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Memorial Day

Always Remember

A little bit o’ history.   Memorial Day is a national holiday and a day of remembrance of those who have died while serving our country in the armed forces.  Originally called Decoration Day, it was a day to visit the cemetery and decorate the graves of fallen soldiers. Now it is a day to honor those who gave the ultimate sacrifice – their lives.

The Fitzgerald Post invite neighbors and friends to the Memorial Day Services on Sunday, May 27th at 9am – Assemble at post located at 714 East Fourth Street.  At 9:30am parade/march to Medal of Honor Park for the laying of the wreath ceremony. Brunch will be served after back the post.

Remember:
Michael J Perkins was a war hero who won the nation’s highest award for bravery, the Congressional Medal of Honor.  A South Boston native, he lived on West Seventh Street until he enlisted in the Army in 1916.  While stationed in France, Perkins was involved in combat with German Troops in 1918.  With a knife in one hand and a grenade in the other, he crawled alone to the area where German soldiers fired machine guns.  Perkins single-handedly killed and wounded the enemy, subdued seven machine guns and took 25 prisoners.  Suffering an injury to his arm, he was ordered to the infirmary.  The ambulance that was taking Perkins to the hospital was struck by a shell and all occupants were killed instantly.
In 1920, as part of the St. Patrick’s Day Parade ceremony, the intersection of Broadway and Dorchester Street was dedicated  to Michael J. “Mickey” Perkins.
Two more hometown heroes to remember:
Citation for Award of the Navy Cross to Lance Corporal John Caldwell Calhoun
For extraordinary heroism while serving as an Automatic Rifleman with Combined Action Platoon H – 6, Third Combined Action Group,  III Marine Amphibious Force, in the Republic of Vietnam on 7 January 1968. Corporal Calhoun’s platoon, while defending an  outpost in Nuoc Ngot Village, Thua Thien Province suddenly came  under a heavy volume of mortar and rocket fire, followed by an  aggressive assault by a numerically superior Viet Cong force.   The enemy quickly seized the northern wall of the compound as  the Marines and Popular Forces soldiers moved to the sandbagged  southern wall. During the ensuing fire fight, the Marines became  dangerously low of ammunition. Realizing the seriousness of the  situation, Corporal Calhoun unhesitatingly ran across 30 meters  of fire-swept terrain to obtain the ammunition and deliver it to his  comrades. Ignoring the danger around him, he repeatedly crossed  the hazardous area, resupplying the defenders, until he was   mortally wounded. His heroic and timely actions inspired all who  observed him and were instrumental in repelling the enemy force.  By his conspicuous valor, strong initiative and complete dedication  to duty, Corporal Calhoun upheld the highest traditions of the  United States Marine Corps and of the United States Naval  Service. He gallantly gave his life for his country.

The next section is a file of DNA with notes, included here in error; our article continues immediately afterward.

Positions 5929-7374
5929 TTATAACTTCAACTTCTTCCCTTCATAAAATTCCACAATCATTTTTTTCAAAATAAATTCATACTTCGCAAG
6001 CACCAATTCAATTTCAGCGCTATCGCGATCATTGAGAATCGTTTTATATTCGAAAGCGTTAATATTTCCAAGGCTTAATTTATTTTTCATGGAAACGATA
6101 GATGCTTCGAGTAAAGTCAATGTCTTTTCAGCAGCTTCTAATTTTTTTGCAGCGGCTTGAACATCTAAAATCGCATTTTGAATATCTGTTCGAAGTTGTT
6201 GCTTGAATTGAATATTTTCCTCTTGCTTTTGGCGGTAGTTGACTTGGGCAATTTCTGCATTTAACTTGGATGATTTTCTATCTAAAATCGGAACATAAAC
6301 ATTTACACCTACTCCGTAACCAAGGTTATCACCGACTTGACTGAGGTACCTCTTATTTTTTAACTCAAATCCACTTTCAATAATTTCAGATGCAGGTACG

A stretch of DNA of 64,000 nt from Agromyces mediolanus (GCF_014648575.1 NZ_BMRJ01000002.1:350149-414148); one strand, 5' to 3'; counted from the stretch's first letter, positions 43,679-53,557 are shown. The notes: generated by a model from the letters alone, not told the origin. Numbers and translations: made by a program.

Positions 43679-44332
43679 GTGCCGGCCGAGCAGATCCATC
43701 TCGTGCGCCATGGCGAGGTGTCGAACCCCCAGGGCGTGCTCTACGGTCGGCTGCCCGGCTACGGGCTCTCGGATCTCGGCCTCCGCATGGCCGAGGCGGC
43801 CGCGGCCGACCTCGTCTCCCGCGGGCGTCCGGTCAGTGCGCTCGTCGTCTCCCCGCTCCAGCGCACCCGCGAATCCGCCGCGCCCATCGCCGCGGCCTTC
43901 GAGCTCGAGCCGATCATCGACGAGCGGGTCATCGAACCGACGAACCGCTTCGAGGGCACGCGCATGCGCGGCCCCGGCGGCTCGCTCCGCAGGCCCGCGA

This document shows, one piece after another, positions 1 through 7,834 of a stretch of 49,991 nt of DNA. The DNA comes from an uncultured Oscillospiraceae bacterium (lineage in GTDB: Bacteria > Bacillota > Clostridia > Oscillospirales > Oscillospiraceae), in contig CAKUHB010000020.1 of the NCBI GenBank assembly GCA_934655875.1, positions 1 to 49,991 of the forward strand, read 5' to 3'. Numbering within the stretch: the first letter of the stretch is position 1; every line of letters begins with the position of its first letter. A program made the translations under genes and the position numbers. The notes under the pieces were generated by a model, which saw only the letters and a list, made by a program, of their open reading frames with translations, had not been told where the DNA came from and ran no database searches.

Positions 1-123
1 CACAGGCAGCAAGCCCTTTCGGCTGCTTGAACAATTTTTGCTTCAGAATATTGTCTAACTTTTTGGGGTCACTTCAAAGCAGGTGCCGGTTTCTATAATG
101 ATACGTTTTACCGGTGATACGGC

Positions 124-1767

Awarded posthumously for actions during the Korean War
The President of the United States of America takes pride in presenting the Navy Cross (Posthumously) to Corporal Dennis William Toland (MCSN: 1123138), United States Marine Corps, for extraordinary heroism in connection with military operations against an armed enemy of the United Nations while serving as a Radio Operator of a Forward Observer Team of Company C, First Battalion, Seventh Marines, FIRST Marine Division (Reinforced), in action against enemy aggressor forces in the Republic of Korea on 28 May 1951. Courageously refusing to return to the medical aid station to be treated for serious wounds that he received while en route to a forward observation post during a strong enemy attack, Corporal Toland ingeniously utilized field expedients in repairing his damaged radio and restored it to operation. Although considerably weakened from loss of blood, he steadfastly refused to seek cover and, braving continued hostile fire, succeeded in transmitting vital fire mission commands for the forward observer, thereby aiding materially in bringing repeated heavy artillery barrages to bear on the advancing enemy. When hostile forces threatened to penetrate the position during the action, he boldly seized a weapon and engaged the enemy, inflicting heavy casualties and assisting materially in preventing a break-through. Aggressively and boldly manning his gun throughout the fire fight, he was mortally wounded in the closing minutes of the battle. His indomitable fighting spirit and steadfast devotion to duty reflect the highest credit upon Corporal Toland and the United States Naval Service. He gallantly gave his life for his country.
 On Memorial Day we thank those who have made the ultimate sacrifice for our freedom.  We thank you for your courage and bravery. 
A special thank you to Kevin Conroy for his help with this piece

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Maureen Dahill

Maureen Dahill is the editor of Caught in Southie and a lifelong resident of South Boston sometimes mistaken for a yuppie. Hockey mom, yoga enthusiast, lover of red wine and binge watching TV series. Mrs. Peter G. Follow her @MaureenCaught.

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